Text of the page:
SLS’ Core Stage is Finally Ready for Construction

NASA’s Space Launch System takes flight. Image Credit: Boeing

NASA has passed yet another milestone in the ongoing development of its Space Launch System (SLS)—the rocket that will launch Orion to the Moon and beyond. The rocket’s core stage is finally ready to move from concept to construction. 

SLS is NASA’s next big, heavy lift vehicle that will surpass the Saturn V in size and power. And it’s sort of like a Saturn V merged with the space shuttle’s launch system. The rocket has a central core stage analogous to the Saturn V’s first stage with two external boosters reminiscent of the shuttle’s. The spacecraft—Orion—will sit on top like the Apollo command module sat atop the Saturn.

This latest SLS’ preliminary design review was held on Thursday, December 20, at NASA’s Marshall Space Flight Center in Huntsville, Ala. In attendance were agency representatives as well as representatives from Boeing; the aerospace company’s Exploration Launch Systems in Huntsville will build the core stage. The review was held at Marshall as it’s managing the whole SLS program.

This expanded view of the SLS/Orion shows how the rocket and spacecraft fit together. The core stage is the central piece of the puzzle. Image Credit: NASA

This review was designed to verify that the core stage’s design meets the necessary system requirements—within acceptable risk levels, budget constraints, and schedules, of course. Specifically, it was designed to make sure that the core stage will be able to integrate safely with other elements, like the rocket’s main engines, solid rocket boosters, the crew capsule, and the launch facilities at NASA’s Kennedy Space Center in Florida. To prove its design is sound, the core stage’s designers provided an in-depth assessment to a board of engineers—largely propulsion and design experts—from across the aerospace industry.

And the core stage passed; it’s finally cleared to be built. Passing this latest review is significant not only because it means SLS can move forward, but also because of how fast the process has been. “Passing a preliminary design review within 12 months of bringing Boeing on contract shows we are on track toward meeting a 2017 launch date,” said Tony Lavoie, manager of the SLS Stages Element at Marshall. “We can now allow those time-critical areas of design to move forward with initial fabrication and proceed toward the final design phase—culminating in a critical design review in 2014—with confidence.”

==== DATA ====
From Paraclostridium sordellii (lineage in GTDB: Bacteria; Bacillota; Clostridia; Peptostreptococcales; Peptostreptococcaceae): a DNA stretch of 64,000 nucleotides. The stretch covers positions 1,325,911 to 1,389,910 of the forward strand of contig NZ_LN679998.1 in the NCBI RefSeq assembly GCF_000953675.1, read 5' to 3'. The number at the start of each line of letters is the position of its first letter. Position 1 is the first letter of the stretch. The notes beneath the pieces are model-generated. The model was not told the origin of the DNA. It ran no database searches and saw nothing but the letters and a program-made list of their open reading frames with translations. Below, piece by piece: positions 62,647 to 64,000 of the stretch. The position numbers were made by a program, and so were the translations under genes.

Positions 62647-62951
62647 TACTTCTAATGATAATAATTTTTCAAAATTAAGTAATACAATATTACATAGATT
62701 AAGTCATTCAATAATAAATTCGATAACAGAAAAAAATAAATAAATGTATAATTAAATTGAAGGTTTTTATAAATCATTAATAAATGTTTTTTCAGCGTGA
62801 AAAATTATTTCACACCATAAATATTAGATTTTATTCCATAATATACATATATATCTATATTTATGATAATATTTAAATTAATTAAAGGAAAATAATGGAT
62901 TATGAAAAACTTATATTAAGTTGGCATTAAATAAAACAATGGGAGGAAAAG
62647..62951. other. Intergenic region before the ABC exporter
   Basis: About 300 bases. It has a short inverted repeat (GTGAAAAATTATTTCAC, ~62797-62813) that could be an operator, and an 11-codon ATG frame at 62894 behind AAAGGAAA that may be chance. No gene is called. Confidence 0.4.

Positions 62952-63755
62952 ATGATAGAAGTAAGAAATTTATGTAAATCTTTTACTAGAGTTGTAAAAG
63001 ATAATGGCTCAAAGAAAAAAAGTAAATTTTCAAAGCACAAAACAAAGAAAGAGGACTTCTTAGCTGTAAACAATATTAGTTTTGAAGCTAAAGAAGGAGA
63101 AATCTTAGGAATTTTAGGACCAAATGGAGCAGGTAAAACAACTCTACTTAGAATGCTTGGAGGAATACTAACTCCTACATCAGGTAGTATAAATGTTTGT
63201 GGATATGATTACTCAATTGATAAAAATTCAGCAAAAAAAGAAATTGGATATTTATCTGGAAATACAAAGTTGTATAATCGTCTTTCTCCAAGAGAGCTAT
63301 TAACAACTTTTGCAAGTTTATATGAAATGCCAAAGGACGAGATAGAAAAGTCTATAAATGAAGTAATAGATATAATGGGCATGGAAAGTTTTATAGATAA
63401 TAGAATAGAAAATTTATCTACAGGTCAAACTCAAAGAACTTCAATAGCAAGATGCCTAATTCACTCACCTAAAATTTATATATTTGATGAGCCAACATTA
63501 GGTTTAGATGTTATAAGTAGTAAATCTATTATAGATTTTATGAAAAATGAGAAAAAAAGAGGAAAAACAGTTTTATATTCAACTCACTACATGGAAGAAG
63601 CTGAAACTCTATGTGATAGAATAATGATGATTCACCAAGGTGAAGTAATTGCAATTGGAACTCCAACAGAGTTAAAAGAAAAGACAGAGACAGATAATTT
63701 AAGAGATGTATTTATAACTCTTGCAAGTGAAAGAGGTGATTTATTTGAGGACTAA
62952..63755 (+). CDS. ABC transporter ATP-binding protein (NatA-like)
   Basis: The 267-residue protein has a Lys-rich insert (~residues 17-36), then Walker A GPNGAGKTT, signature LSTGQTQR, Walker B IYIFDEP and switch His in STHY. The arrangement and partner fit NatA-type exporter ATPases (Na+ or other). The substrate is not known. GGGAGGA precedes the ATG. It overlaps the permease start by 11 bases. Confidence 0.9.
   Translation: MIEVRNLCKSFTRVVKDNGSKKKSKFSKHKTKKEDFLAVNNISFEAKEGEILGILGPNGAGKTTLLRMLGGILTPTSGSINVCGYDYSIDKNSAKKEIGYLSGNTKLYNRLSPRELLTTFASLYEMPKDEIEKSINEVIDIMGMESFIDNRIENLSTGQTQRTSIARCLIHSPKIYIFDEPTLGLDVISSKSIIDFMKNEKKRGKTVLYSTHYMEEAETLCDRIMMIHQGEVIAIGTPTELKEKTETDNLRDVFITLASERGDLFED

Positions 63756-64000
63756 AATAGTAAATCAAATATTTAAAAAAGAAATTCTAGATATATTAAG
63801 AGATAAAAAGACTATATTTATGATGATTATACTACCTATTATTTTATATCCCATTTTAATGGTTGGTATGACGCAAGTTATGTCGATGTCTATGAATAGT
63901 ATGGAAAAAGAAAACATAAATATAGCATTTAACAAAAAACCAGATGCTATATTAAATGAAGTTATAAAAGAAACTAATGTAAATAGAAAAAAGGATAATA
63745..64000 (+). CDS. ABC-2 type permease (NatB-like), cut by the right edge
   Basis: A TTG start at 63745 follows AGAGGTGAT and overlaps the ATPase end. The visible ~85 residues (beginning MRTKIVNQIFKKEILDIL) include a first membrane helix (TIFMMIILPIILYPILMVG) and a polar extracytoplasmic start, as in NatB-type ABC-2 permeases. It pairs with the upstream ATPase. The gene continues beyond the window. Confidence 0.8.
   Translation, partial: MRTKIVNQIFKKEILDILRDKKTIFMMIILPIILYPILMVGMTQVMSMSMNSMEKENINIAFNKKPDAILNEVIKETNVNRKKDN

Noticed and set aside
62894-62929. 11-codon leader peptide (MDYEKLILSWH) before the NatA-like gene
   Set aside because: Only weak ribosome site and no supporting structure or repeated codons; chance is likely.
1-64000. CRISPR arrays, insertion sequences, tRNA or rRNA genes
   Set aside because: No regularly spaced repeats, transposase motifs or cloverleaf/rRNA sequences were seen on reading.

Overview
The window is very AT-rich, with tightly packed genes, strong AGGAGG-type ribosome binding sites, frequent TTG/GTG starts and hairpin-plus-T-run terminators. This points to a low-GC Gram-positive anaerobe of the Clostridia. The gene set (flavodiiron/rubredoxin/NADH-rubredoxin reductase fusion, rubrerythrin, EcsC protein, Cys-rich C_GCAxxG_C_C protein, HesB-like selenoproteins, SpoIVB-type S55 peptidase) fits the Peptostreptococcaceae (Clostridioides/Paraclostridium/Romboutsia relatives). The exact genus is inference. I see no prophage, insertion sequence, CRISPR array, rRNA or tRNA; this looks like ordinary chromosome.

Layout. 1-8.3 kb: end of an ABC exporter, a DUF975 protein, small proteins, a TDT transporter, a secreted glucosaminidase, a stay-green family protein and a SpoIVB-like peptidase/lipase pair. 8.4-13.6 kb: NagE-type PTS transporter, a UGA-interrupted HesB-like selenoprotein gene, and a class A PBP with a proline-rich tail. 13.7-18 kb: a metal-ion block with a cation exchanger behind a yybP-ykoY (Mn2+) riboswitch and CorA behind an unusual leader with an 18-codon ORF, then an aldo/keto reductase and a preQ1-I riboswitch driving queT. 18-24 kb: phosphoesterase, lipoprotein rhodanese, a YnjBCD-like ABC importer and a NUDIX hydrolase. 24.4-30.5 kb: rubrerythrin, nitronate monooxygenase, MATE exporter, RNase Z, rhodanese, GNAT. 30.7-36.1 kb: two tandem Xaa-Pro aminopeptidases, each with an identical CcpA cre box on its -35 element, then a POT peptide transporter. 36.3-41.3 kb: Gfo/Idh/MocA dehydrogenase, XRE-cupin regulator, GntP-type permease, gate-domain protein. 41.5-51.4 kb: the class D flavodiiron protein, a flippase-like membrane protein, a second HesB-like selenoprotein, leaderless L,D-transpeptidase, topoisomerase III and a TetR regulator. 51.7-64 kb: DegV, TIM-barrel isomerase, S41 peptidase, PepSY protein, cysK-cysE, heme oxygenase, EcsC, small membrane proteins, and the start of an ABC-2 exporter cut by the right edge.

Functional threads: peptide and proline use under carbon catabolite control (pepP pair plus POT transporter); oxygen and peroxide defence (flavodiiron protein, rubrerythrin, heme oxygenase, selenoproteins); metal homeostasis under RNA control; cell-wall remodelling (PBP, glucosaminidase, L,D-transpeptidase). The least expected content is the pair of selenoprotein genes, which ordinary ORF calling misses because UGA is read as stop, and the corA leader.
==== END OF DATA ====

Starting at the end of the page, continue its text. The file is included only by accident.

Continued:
Right now, the Orion spacecraft is further along in its development than SLS. There’s a test model already built, and boilerplate spacecraft have gone through splashdown and parachute tests. But it’s important that the spacecraft doesn’t get too far ahead of its rocket. “Each individual element of this program has to be at the same level of maturity before we can move the program as a whole to the next step,” said SLS Program Manager Todd May. “The core stage is the rocket’s central propulsion element and will be an optimized blend of new and existing hardware design. We’re building it with longer tanks, longer feed lines, and advanced manufacturing processes. We are running ahead of schedule and will leverage that schedule margin to ensure a safe and affordable rocket for our first flight in 2017.”

Though the SLS will eventually evolve to a larger and more powerful configuration, the core stage will remain the core of the design. Image Credit: NASA

The core stage will be built at NASA’s Michoud Assembly Facility in New Orleans. The centre has modified its facilities and ordered new materials to bring cutting edge technology into SLS’ construction. Building rockets is a long-standing tradition at Michoud; the centre has built components for NASA’s spacecraft and rockets for decades, most notably the space shuttle’s external tanks.

With this latest review milestone passed, things are looking good for SLS to fly on schedule. The first flight, which will have the rocket configured for a 70-metric-ton launch, will take an unmanned Orion spacecraft past the Moon. Subsequent launches will see the rocket send men and machines even further.


  1. AmericaSpace- Thanks for the great write-up. I really enjoying your website and reading the various articles. On SLS – can’t wait to see this thing fly!

  2. I am glad to see this moving forward, although I am not too fond of the SLS designation. It reminds me less of the Saturn V and more of a Saturn sedan.

  3. Going back to the Apollo ERA the Saturn V it could have been reconfigured for other Space deployment and using a a different kind of Faring to house the space equpiment that the SaturnV could have deployed during the the 1960’s,70’s,and 80’s it would have saved NASA a lot of Dollars if it two ways of useing the Saturn V.

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